Derrick Freeman
Video Streaming and Compression
STEP 1: Import and trim your video
To import your video source, go to the File pull-down menu and choose Open Files (PC and Mac). Navigate to your source and either choose Open or drag the video source right into the Main Window (Mac).
Once your video is seen in the Main Window you can play, pause or trim your source. To trim your video, move the play head to the location where you would like your trim to start and press the I key. Move to your ending point and press the O key. Next, go to the Edit pull-down menu and select Trim.
STEP 2: Make adjustments to audio volume, brightness and contrast
Once your video is trimmed you can choose how you want to export it. To do this, go to the File pull-down menu and select Export to DV or Export to QuickTime. Once you’ve selected which format you’d like to convert your file to, select the Adjustments button in the Exporter dialog window. This lets you adjust Audio Volume, Brightness and Contrast. A good starting point is to adjust Brightness to 10, Contrast to about 115 percent and Audio Volume to +6.0 dB. Click the OK button when you’re done.
STEP 3: Crop your source
If you need to crop off black edges, make sure you choose crop values that match your output aspect ratio. In this image the cropping is for a 4:3 aspect ratio. Left and Right crop values in pixels are set to 2, which equals 4 pixels total. Top value is 2 and Bottom value is 1, which equals 3 pixels; the cropping matches the 4:3 aspect ratio.
STEP 4: Deinterlace your video
This image, created using Sorenson Squeeze, shows the benefits of deinterlacing your video. Getting rid of one of the video fields makes for easier and better compression. Notice that the video to the right shows interlacing and the video to the left shows the results of deinterlacing. In the Exporter dialog window check the Deinterlace Video button to deinterlace your video.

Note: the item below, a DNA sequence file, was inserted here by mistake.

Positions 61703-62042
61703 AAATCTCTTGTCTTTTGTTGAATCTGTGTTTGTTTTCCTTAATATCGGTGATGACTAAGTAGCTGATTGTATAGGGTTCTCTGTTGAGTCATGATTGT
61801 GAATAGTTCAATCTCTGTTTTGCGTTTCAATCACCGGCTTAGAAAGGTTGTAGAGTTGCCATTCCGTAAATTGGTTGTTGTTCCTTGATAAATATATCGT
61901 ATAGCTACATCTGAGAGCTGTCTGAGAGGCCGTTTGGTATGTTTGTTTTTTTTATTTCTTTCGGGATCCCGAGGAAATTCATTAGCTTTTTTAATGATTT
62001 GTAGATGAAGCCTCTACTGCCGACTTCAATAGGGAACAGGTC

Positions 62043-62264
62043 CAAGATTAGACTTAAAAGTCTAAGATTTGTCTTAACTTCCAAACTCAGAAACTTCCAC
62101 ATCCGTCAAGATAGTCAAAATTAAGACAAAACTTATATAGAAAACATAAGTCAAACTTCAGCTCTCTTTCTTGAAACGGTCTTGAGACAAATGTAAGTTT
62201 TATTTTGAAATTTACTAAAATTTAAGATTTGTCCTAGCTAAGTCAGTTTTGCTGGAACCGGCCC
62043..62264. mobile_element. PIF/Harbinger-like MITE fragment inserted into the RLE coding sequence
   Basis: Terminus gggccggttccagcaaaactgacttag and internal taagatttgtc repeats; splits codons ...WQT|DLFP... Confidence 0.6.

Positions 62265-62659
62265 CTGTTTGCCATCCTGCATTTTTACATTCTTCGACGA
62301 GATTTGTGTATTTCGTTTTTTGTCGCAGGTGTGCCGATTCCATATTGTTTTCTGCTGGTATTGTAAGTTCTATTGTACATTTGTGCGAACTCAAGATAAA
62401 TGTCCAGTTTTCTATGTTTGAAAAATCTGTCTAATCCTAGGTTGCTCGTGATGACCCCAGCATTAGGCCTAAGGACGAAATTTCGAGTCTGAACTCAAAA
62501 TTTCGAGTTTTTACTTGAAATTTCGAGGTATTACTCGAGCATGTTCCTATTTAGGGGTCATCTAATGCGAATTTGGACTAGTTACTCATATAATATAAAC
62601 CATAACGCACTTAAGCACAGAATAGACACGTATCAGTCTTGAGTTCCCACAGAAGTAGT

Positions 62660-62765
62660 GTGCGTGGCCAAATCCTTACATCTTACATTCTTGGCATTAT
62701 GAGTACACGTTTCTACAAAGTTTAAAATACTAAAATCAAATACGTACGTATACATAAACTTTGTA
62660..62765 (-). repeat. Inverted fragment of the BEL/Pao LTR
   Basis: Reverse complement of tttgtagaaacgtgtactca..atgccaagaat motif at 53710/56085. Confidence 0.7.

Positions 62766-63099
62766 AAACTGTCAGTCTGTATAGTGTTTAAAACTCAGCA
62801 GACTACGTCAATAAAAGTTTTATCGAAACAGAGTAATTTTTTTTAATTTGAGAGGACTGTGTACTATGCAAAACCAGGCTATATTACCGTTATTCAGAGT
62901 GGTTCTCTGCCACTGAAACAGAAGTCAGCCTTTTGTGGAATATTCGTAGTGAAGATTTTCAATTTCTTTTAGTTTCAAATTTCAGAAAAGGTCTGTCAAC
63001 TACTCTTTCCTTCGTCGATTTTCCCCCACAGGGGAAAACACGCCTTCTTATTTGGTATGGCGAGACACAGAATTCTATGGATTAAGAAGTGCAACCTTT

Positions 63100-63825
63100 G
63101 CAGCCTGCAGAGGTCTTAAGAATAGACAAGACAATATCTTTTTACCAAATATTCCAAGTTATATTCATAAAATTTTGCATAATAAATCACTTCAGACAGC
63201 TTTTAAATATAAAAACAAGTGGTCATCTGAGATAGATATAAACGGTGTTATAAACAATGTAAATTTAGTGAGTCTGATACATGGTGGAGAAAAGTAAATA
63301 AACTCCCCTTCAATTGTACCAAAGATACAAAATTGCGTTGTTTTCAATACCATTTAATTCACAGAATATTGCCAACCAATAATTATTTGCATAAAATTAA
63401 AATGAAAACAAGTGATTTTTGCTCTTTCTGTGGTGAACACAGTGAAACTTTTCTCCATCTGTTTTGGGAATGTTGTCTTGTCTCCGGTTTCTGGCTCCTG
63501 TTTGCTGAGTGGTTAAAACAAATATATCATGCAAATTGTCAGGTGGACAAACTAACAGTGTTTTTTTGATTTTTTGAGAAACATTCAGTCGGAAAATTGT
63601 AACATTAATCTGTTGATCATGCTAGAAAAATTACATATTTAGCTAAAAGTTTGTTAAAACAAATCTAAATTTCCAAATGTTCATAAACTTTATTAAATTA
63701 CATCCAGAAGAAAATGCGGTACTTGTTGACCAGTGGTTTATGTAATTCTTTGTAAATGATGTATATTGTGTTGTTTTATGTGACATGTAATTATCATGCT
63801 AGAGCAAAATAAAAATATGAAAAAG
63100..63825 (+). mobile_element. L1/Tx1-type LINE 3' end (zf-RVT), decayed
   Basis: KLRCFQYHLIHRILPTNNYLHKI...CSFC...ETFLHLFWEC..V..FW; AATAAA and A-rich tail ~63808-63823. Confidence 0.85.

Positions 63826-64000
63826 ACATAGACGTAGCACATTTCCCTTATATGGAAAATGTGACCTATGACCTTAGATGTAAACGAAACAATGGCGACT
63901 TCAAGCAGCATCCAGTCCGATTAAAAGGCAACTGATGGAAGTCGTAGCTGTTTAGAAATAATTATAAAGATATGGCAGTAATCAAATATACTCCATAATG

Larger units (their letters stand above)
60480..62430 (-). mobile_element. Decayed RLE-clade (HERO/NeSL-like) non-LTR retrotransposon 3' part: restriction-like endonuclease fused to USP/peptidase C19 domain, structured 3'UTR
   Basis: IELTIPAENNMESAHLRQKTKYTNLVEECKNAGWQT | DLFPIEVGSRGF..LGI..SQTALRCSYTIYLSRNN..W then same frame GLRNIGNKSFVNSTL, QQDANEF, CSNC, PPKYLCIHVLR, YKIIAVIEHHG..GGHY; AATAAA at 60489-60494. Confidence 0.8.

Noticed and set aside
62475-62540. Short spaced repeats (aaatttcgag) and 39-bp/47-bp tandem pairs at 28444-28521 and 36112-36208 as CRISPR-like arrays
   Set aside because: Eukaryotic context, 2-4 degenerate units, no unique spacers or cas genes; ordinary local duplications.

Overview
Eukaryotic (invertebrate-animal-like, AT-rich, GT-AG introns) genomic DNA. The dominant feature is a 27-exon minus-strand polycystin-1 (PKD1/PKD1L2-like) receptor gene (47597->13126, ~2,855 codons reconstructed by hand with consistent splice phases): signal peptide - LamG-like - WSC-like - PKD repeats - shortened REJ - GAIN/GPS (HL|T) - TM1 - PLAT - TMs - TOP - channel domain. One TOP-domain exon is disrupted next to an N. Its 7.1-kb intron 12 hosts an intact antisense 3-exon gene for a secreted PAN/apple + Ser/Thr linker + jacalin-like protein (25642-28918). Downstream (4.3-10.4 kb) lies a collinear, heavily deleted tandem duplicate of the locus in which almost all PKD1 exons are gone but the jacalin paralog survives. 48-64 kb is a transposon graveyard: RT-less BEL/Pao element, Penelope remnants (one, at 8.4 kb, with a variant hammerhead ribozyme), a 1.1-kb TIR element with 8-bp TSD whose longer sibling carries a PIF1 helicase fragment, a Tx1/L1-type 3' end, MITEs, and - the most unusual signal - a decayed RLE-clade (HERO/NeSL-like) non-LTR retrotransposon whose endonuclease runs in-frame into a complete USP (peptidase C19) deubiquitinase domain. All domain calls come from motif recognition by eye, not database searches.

STEP 5: Choose a video codec
Use the default for AVI files to choose a codec. For QuickTime videos you can choose DV/DVCPPRO NTSC, Photo-JPEG, Motion JPEG A and Motion JPEG B codecs. Push the Quality setting to 100 percent to get the best quality.
STEP 6: Choose and audtio codec
Under Audio Codec, choose Uncompressed. This way you can apply your audio codec in your compression application.
STEP 7: Export your video
When you’re ready to export your video, select the Make DV or Make Movie button in the Export Dialog Window and navigate to your desired file destination. During export, you’ll notice a Preview Window displayed along with a Progress Window. Both windows will close when your video is finished exporting.
STEP 8: Create a preset
To create a preset of your export setting, click the Preset button. There, you’ll see a New Preset dialog window displayed; go ahead and click the Yes button. Next, give your Preset a name and click OK. In the preset pop-up menu select your created preset by clicking the Load button. Now you’re ready to export your video.
Derrick Says Keep in Mind…
MPEG Streamclip is a powerful yet free converter, player and editor for Mac and Windows. Some of the files that users can import into MPEG Streamclip are QuickTime, DV, AVI, MPEG-2 and VOB files. Windows users won’t be able to batch export multiple files, however. Once your video files are pre-processed, you can save them and use them for your current compression job or archive them for future compression projects. If you need to re-encode these video clips with newer codecs, MPEG Streamclip will make this easy. If your end result is video for Web streaming, exporting to AVI and QuickTime are both good options. You can easily encode these files in many compression applications. Remember to keep your video at the original frame size during pre-processing.
One last note: The various versions of the QuickTime codec provide a great way to store video content that needs to go into a compression application. Why? QuickTime compresses video spatially. Even older QuickTime codecs will give you exceptional quality at the highest quality setting.
To download a copy of MPEG Streamclip for Mac or Windows, go to
7575 Dr. Phillips Blvd., Suite 120
Orlando, FL 32819
ph. 866.566.1881
About Derrick Freeman: Derrick has been compressing video for seven years and has spent five years researching streaming media. He is a beta tester for video compression applications and writes video streaming and compression articles for He also manages the video streaming training and consulting division for GeniusDV.